New Delhi: ABVP  candidates Amit Tanwar, Priyanka Chabri  and Ankit Sangwan celebrate their victory after winning the post of President, Vice President and Secretary in the 2016 DUSU elections in Delhi on Saturday. PTI Photo(PTI9_10_2016_000112B)

The Obsession with Student Politics in India: A case of Delhi University

Politics has played a major role in the Indian frame for a long time, and we explore its obsession branching out in the student arena as well.

Election season is over but the hype, controversy and the obsession with student politics brims over hot brews of coffee debating and general angst.

The past few years have noticed a consistent increase in the role the student bodies play in the circuit of Delhi University. Delhi University’s Students Union [DUSU] is the representative body for most of the faculties and colleges. The hierarchy also includes the internal students union in every college, with elections being held every year for office-bearing positions. Ever since 1954, the Delhi University’s Students Union [DUSU] has peaked prominence in the university. One of the key factors being is the expanse of the varsity. Being one of India’s largest universities, it serves as a great plethora for younger generations to express their viewpoints in a different light. These bodies are backed by different political parties.

Campus activism in the words of T.K. Oomen in his book Asian Survey, “is one of the pet areas in the research in contemporary social science. However, the nature of student politics and government is rarely studied”. The DU campus is blessed with serenity until the election season hits in. there is chaos and loyalty battles wrung out, with roads synonymous with lying pamphlets and college walls echoing with slogans. The case of Indian students’ union politics or student parliaments is quite different compared to its western contemporaries.

While the major touch-point for being actively involved in a student’s union means the adequacy for a good and experienced political career in the future, a lot of the nuisance created here is not prevalent there. While student bodies have a variety of tasks enrolled within, there is a big difference in the varsity student unions abroad and here. For starters, the students union elected has representative halls, like the George Sherman Union in Boston University or the up and coming promising members of the Yale College Council. Compared to the American and Western counterpart, our student unions are still emerging but are we convalescing in the shackles of unclear domains when it comes to politics? Are our student unions a reflection of the un-impressive struggle Indian politics has faced coming into the purview of the world?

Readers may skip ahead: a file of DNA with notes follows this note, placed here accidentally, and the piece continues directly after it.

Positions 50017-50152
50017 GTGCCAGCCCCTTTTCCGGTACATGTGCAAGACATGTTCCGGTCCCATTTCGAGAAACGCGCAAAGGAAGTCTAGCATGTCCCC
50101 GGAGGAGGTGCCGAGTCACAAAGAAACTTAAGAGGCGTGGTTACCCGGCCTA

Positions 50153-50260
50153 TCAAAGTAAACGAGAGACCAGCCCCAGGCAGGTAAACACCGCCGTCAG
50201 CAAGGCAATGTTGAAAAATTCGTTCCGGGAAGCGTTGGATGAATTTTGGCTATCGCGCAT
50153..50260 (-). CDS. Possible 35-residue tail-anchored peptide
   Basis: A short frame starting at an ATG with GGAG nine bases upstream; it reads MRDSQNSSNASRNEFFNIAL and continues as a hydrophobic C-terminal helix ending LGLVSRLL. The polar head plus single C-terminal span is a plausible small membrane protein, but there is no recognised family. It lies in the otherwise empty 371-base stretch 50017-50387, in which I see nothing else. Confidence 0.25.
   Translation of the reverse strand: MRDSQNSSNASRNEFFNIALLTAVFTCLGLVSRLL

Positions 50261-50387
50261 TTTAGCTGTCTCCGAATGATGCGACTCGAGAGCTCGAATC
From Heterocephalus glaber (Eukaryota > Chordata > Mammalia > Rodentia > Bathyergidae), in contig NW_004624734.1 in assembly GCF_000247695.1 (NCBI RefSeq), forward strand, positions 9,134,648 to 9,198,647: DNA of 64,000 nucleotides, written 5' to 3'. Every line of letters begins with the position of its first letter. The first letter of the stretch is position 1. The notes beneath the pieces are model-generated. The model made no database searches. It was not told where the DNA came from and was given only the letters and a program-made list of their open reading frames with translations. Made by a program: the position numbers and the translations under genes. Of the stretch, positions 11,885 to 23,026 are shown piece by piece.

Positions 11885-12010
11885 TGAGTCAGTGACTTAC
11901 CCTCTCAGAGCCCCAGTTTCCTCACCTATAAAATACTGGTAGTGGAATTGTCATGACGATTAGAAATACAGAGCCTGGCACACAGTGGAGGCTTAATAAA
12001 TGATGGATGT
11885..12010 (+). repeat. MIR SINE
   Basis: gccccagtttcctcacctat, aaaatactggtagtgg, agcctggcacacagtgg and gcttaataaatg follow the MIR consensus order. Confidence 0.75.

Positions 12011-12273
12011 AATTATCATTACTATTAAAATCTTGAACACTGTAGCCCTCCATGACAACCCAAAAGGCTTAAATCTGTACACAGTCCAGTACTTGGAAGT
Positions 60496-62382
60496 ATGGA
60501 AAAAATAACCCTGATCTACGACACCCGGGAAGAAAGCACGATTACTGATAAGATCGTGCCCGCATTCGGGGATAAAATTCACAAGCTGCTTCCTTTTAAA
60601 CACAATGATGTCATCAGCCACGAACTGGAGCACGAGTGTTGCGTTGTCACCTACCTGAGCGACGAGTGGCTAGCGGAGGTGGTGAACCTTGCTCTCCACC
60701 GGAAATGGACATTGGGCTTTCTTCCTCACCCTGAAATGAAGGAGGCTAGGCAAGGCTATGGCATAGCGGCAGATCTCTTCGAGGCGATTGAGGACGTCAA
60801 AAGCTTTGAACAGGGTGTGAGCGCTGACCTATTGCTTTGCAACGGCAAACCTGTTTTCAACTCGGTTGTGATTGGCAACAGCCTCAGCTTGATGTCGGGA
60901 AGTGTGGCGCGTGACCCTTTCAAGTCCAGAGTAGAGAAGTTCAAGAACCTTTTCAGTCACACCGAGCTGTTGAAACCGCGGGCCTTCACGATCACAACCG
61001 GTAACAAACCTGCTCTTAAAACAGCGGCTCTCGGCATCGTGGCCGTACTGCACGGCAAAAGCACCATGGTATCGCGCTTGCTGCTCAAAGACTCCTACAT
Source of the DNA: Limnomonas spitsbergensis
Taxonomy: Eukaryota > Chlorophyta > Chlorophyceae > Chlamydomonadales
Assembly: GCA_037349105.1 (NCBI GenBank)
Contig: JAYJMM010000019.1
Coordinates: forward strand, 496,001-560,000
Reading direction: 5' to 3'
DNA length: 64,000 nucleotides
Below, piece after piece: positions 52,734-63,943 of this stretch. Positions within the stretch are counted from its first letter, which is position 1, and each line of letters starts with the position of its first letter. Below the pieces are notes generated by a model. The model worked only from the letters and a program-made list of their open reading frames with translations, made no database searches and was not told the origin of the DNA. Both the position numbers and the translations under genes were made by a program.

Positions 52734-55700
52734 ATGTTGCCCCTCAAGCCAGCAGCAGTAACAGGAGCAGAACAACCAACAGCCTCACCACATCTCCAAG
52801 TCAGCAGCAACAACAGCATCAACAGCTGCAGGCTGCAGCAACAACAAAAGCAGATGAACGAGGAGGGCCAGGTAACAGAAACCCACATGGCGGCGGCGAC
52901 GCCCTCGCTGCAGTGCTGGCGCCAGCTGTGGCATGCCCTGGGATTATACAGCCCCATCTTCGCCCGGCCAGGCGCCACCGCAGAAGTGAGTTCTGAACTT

The obsession of student politics can be traced to the source of power and authority, a pre-requisite to self-sufficiency in a now emerging Indian youth. While politics still stands as an attractive career option in the Indian domain, there are certain criticisms attached to the political situation and the trend of familial politics which has been extending an arm ever since the British Raj.  In a recent article in the Sydney Morning Herald, an interesting view-point of Indian politics was given notice stating, “In India politics is not a vocation, but a family business.” Continuing with his argument, Amrit Dhillon also comments that Whichever party you look at, in every part of India, nepotism is rampant. Merit, a record in public life, knowledge, skills, character, are all irrelevant. If you have the right surname, you will get a ticket.”

While just politics in a global scenario is still long miles away, it is safe to say that there are pros and cons both attached to the increasing importance to the student bodies in India. While it still is ushering up in other universities, the Delhi University scenario places a good observation and argument as to where we stand when it comes to student parliament bodies, and their role in the overall national hierarchy of democracy.

Sources cited:

https://www.smh.com.au/opinion/nepotism-the-way-they-do-politics-in-india-20140327-zqnpg.html

https://www.jstor.org/stable/2642743?seq=1#page_scan_tab_contents

Feature Image Credits:  DU Beat 

Avnika Chhikara

avnikac@dubeat.com



I was feminist before I knew what the word meant.


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